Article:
Hotel Rwanda movie poster. Overview The decades following Rwanda's independence from Belgium in saw growing ethnic tensions and periodic violent attacks and reprisals between Rwanda's Hutu majority and its Tutsi minority.
Copjec, ;9 The above quote effectively demonstrates that debates on evil are not only still suitable for the issues emerging in a post-modern world, but are perhaps more suitable than ever before.
The film which I will be discussing, Hotel Rwandarelates the true story of Paul Rusesabagina, a man who sheltered over a thousand refugees in the hotel he managed during the Rwandan genocide of The film is useful as a focus point for the discussion of evil since the situation surrounding the events that took place during those months are often referred to in terms of evil — not only on the part of the Hutu militia that perpetrated the atrocities, but also of the international community and the UN in particular, which did not intervene to stop the massacre — and it would be useful to analyse a couple of key points in this film more closely.
It might therefore prove useful to turn 1 to psychoanalysis for a partial explanation with regards to how it is possible for people to change their behaviour in such radical ways, readily adopting new moral maxims that often oppose their previously adopted ones.
According to this theory, the group — small or large — surrenders its free will to that of the leader, which makes them less likely to make their own moral judgements with regards to their actions and more likely to blindly follow the leader as well as the other members of their group.
The issues of identity and legitimisation are also crucial to understanding how the Hutus felt justified in brutally murdering their former friends and neighbours.
As is explained in the film, tensions between Tutsis and Hutus were virtually nonexistent prior to the arrival of the Belgian colonists. The tendency to use members of this group as scapegoats and perceive them as threats is clearly demonstrated in the build-up to the Rwanda massacre.
As the economic situation in the country worsened, Tutsis were used to divert anger from the Hutu government.
Subsequently, when the airplane carrying the Rwandan president Juvenal Habyarimana was shot down, the incident was used to make Hutus feel as if they were under attack.
The outcome of this particular scene is that the UN soldiers do not use their weapons but most of the refugees are saved by the belatedly arrived local police force. The 3 outcome of the lack of intervention from Western nations was the death of an estimated 1 million people.
The crucial question for the purpose of this paper is whether the actions of those soldiers were evil.
It could be argued that if they had used their guns against their explicit orders, many lives could have been saved, but it could also be said, on the other hand, that this act would have give the hostile militias a justification to kill the UN soldiers as well, which would have saved even fewer lives.
In determining the evil nature of actions or people, should we consider first and foremost the intention or the consequence of action?
It might prove useful at this point to outline a practical definition of morals in contrast to ethics in relation to this particular example. I would argue that morals are result-orientated whilst ethics in the true Kantian sense are interested solely in the consistent obedience of the law, a maxim which once adopted by an individual must be followed for its own sake, regardless of consequence or relative circumstances.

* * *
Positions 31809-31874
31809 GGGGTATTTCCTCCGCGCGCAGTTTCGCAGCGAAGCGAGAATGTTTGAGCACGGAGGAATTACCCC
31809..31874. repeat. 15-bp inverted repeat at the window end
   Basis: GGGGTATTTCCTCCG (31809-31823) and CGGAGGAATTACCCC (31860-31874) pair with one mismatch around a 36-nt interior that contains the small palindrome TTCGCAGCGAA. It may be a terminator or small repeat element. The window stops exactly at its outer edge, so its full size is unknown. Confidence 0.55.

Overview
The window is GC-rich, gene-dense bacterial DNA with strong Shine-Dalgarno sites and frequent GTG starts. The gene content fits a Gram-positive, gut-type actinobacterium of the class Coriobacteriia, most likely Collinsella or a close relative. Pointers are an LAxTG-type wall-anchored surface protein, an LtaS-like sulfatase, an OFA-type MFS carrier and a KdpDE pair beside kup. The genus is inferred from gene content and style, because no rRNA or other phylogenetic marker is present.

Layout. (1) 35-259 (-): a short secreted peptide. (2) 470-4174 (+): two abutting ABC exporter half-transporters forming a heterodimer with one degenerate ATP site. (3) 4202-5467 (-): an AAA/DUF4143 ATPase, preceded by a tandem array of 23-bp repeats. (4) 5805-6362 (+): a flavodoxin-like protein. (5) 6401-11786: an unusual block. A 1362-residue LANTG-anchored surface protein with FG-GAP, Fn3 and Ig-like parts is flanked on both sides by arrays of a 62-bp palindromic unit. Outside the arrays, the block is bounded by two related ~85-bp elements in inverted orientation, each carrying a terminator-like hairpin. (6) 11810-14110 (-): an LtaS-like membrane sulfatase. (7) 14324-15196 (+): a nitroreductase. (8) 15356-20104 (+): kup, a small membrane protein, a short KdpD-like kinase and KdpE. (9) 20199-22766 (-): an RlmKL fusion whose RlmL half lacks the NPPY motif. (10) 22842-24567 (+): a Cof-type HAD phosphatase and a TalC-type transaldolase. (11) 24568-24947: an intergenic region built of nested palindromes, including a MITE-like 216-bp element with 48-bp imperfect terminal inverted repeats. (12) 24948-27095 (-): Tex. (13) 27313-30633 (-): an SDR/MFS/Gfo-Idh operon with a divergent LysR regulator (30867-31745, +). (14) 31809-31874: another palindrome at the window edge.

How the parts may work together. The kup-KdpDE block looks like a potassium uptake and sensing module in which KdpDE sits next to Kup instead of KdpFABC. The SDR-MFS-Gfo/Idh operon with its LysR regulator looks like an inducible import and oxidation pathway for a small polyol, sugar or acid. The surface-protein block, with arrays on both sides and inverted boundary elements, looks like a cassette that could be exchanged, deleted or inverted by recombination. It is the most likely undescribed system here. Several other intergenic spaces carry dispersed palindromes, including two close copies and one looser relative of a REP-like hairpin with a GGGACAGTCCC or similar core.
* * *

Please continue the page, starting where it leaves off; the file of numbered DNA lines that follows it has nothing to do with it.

While it would have been impossible for them not to consider the outcome of their action, we could conclude that their decision to uphold the law overrode their need to help the refugees. In stating that one should never act except in such a way that they should will that their maxim should become universal law, Kant established that the most important factor of his ethics is consistency, as no double standards can be tolerated.
It would seem reasonable to assume that the moral maxim of the soldiers in question is that violence without due procedure and full backing of the law is never justifiable. With that in mind, it could be argued that they would be happy to see that moral maxim adopted as universal law, since a world in which this maxim was universally adopted would most probably not have seen the Rwanda genocide taking place.Ethics on Film: Discussion of Hotel Rwanda.
Based on the true story of a Rwandan hotel manager who saved the lives of over 1, refugees during the genocide, this film points blame at the international community and the UN for doing almost nothing to . Feb 20, · Hotel Rwanda Ethics Film Review Posted on February 20, by Trish An examination and cultural analysis of the life circumstances of Paul Rusesabagina, as depicted in the film “Hotel Rwanda,” proves that varying a person’s responsibility can result in life changing consequences.
Hotel Rwanda Ethics. n in Rwanda, a million members of the Tutsi tribe were killed by members of the Hutu tribe in a massacre that took place while the world looked away.
"Hotel Rwanda" is not the story of that massacre. Textual Analysis: Hotel Rwanda (Terry George, ) The horrible evidence of what Kant variously called the wickedness, corruption and perversity of the human heart is, unfortunately, not encountered only in memory, it is .
Hotel Rwanda “Hotel Rwanda” was directed by Terry George and produced by Sam Bhembe and Roberto Cicutto. It was released into the United States on December 22, , but it released elsewhere in the world throughout Feb 15, · "Hotel Rwanda" recounts, through the story of Paul Rusesabagina, the events that culminate in the genocide of , Tutsis and moderate Hutus by extremists within the Hutu-dominated ruling party.